G McIntosh: Oh no well you’ve got elections. I mean constitutionally you have to have elections that sort of thing.

E Fitzgibbon: Yes, I know, but why has there been such frequent changes in government. We’ve been here for six years but no party — well we’re not going to get a Menzies era again or that long twenty-three years of conservative rule. I believe that government of that tenure will probably not occur again, not in the foreseeable future. So there must be — well the freedom of information. You see some things on the notice paper — I think they are just time consuming exercises. I suppose they make use of material they glean but the Freedom of Information Act that insures the availability of any information they seek. Why have a secretary spending three weeks researching a topic when you put fifty questions down. Questions on Notice and drive the bloody Ministers office berserk trying to come up with all of these bloody answers. No wonder there is a delay in the provision of those answers but they’ll come through eventually. How do you feel about that bloody ….

G McIntosh: Well of some them put two hundred I think didn’t they, two hundred questions is just being silly.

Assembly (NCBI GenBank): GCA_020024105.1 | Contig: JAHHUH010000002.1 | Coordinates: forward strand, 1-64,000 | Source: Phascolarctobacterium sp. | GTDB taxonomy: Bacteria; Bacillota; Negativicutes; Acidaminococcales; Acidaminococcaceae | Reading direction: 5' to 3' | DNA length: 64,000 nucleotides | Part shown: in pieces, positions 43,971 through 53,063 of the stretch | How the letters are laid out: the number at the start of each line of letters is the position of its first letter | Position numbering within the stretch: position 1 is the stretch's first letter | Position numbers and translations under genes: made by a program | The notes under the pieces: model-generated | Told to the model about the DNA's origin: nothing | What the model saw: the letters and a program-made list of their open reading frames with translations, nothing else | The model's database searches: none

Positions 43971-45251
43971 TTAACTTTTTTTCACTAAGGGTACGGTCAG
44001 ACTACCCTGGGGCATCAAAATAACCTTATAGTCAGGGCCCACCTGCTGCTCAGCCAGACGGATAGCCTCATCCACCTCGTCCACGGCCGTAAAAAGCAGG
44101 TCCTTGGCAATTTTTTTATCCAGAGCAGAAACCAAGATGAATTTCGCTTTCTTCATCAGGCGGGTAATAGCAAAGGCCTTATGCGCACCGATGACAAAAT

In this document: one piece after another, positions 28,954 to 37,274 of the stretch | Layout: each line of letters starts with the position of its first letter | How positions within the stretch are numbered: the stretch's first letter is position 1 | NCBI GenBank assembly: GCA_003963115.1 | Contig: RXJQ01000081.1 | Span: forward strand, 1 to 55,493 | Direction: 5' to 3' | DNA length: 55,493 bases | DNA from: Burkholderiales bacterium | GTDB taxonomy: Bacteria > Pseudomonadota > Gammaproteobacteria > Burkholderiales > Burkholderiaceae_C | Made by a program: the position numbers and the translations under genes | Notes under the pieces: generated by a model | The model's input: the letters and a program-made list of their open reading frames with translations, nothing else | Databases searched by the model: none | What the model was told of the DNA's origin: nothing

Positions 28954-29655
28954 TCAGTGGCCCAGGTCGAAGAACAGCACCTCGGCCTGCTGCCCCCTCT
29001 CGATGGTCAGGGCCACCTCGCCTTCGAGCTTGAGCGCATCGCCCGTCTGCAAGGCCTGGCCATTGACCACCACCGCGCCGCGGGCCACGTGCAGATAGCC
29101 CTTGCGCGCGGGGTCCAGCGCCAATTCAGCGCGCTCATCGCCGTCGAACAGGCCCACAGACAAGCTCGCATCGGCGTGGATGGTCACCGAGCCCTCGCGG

E Fitzgibbon: What were you coming to next?

G McIntosh: Just the last one, just quickly. Have you got any view on changing or reforming the Parliament to make it work better or do you think it functioning pretty well at the moment? I mean the committee system in the House of the Reps at the moment, the new committees they set up last year haven’t got the power to set up their own references. I mean basically the Ministers can say no you can’t inquire into that now do you think the Parliament should have the power or the committees themselves should have the power to say, we’re going to investigate this.

E Fitzgibbon: Well let me show you my ignorance. I thought the committees had the power to inquire into anything. I believe that if the Senate moves, the Senate is going to have an inquiry into this. I don’t see why — how do you mean? Now the Senate can set up an inquiry if there is a desire to embarrass the government.

G McIntosh: The Senate committees have got more power overall …

E Fitzgibbon: Yes.

G McIntosh: … there is about fifty of them, most of them have power to determine their own references. The eight they set up last year in the house called Legislative General Purpose Committees, they have not got the power to determine their own reference. They can only get that if the relevant Minister says okay you can go ahead. So the Executive has got the power to determine what they follow.